Perhaps, if we can approach another person with the strength of compassion, we will find ourselves not so negatively affected by their own version of reality, but closer to an understanding of what is really true.

Compassion

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two people arguingToo many times I’ve gotten sucked into religious or political debates online. Whether it’s on Facebook when I see someone posting something I disagree with as it enters my news feed, or vice versa.  Or when I’m reading the comments section of a controversial news story. I read the thread as it spirals downward into name-calling territory and personal attacks and further from the topic.

All too often, these types of conversations devolve into vicious sniping sessions of the worst passive-aggressive variety. I’m convinced that none of these issues will ever be settled by means of a social network platform. I’m not trained in the art of debating. I lack a formal education in the schools of philosophy and theology and indeed the scientific disciplines. But that hasn’t stopped me from having a particular reaction to what I see others posting about these topics.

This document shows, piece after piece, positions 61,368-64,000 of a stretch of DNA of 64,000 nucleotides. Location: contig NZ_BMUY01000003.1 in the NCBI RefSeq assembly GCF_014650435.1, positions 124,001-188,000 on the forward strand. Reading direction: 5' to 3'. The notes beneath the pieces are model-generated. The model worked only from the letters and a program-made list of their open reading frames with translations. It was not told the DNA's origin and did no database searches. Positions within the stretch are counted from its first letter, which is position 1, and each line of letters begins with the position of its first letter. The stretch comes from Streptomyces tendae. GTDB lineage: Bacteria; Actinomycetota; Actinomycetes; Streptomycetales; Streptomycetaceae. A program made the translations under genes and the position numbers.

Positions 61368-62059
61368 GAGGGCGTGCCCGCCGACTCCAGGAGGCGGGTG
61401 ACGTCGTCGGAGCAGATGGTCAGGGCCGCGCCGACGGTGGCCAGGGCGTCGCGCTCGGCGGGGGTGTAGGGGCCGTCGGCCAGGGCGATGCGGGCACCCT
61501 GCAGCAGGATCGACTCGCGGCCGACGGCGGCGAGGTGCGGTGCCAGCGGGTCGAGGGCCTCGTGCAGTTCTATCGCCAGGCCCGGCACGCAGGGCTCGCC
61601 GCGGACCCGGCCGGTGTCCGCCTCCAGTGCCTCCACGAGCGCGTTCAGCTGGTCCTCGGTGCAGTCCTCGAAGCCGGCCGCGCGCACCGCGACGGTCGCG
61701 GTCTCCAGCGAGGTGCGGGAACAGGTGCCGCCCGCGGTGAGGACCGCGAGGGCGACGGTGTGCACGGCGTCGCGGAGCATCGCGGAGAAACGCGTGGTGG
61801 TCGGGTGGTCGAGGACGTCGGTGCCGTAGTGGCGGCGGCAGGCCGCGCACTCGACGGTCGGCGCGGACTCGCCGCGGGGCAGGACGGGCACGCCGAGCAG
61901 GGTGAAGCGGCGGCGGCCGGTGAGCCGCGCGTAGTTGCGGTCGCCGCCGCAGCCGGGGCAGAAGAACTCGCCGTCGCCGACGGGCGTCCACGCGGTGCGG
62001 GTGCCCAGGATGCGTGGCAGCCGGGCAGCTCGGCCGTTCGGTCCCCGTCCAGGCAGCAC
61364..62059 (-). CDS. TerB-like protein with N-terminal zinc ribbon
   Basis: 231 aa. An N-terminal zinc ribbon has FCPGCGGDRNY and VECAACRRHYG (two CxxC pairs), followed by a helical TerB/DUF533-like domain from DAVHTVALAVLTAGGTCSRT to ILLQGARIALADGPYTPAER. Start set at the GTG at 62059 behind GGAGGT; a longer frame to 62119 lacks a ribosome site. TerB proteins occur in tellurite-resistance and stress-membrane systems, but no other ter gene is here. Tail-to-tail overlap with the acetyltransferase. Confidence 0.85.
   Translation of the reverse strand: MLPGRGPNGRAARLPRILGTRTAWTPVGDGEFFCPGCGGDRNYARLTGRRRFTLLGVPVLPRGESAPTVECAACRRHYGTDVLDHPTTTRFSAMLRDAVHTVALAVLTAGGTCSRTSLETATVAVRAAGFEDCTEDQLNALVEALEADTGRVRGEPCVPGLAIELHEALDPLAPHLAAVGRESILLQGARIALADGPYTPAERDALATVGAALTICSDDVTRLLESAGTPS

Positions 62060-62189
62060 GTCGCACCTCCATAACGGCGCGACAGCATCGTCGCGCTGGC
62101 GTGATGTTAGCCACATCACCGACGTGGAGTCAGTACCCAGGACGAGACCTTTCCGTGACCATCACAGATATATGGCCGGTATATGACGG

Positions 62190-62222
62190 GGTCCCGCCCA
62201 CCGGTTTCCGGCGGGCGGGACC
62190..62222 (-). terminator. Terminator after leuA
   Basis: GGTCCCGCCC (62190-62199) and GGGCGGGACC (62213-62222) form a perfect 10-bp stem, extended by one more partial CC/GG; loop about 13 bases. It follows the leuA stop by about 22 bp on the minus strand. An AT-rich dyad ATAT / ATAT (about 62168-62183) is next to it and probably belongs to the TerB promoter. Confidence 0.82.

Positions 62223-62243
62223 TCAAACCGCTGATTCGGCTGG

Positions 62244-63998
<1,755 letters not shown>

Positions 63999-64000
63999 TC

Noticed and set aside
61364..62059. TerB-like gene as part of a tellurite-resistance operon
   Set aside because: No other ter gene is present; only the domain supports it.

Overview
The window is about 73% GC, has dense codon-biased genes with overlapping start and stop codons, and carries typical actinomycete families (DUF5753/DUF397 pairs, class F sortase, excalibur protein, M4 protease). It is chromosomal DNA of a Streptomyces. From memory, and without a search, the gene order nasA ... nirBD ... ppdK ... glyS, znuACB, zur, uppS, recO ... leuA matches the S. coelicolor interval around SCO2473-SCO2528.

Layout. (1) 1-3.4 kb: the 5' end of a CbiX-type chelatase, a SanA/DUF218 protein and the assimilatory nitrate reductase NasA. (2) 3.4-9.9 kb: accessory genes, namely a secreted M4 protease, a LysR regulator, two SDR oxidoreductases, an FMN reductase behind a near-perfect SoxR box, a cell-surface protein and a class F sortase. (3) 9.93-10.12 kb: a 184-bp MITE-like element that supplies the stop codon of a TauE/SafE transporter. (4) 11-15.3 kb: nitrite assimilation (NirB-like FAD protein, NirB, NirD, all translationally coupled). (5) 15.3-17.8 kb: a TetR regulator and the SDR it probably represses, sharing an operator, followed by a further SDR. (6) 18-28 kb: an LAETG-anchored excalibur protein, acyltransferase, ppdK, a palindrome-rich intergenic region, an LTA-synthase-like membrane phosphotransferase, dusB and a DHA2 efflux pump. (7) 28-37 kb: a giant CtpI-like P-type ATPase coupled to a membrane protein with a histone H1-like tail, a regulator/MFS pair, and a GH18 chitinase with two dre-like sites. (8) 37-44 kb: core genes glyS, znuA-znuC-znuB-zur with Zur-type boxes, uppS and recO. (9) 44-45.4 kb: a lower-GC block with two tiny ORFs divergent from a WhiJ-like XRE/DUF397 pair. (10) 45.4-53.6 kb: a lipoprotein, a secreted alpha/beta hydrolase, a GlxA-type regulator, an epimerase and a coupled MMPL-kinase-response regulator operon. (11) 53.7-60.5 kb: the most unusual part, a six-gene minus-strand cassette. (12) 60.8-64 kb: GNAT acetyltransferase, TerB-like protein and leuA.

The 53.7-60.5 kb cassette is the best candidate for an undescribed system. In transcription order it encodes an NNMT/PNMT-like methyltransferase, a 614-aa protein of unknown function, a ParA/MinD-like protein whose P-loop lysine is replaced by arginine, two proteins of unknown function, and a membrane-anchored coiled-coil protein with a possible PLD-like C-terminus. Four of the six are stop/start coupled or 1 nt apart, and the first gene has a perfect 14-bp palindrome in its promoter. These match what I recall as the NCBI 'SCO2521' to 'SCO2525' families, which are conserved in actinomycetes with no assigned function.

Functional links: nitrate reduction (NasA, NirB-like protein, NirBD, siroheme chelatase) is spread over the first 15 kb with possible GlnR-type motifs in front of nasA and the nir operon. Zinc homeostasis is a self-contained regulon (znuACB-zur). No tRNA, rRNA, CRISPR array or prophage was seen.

Why? Why do I have this reaction? It seems like an easy question to answer, but it is something I’ve had to devote some time into self-exploration in order to understand this behavior. If I am so secure in what I believe, or if the belief-system I subscribe to is to me unshakeable, then why have I devoted so much time and effort towards trying to get people to see my point of view? I mean, what does it matter to me if religious people are making declarations of faith? I am a non-believer, so why does this affect me? When people post politically-charged internet memes and links that clash with my own, why am I so affected? These people have the right to the same freedom of speech that I enjoy, right? And difference in political views is one of the aspects that make our society diverse and robust, right? So what’s the big deal? Despite the grim satisfaction I got from these interactions, I couldn’t ignore the nagging sensation that something about this felt wrong. And then it hit me.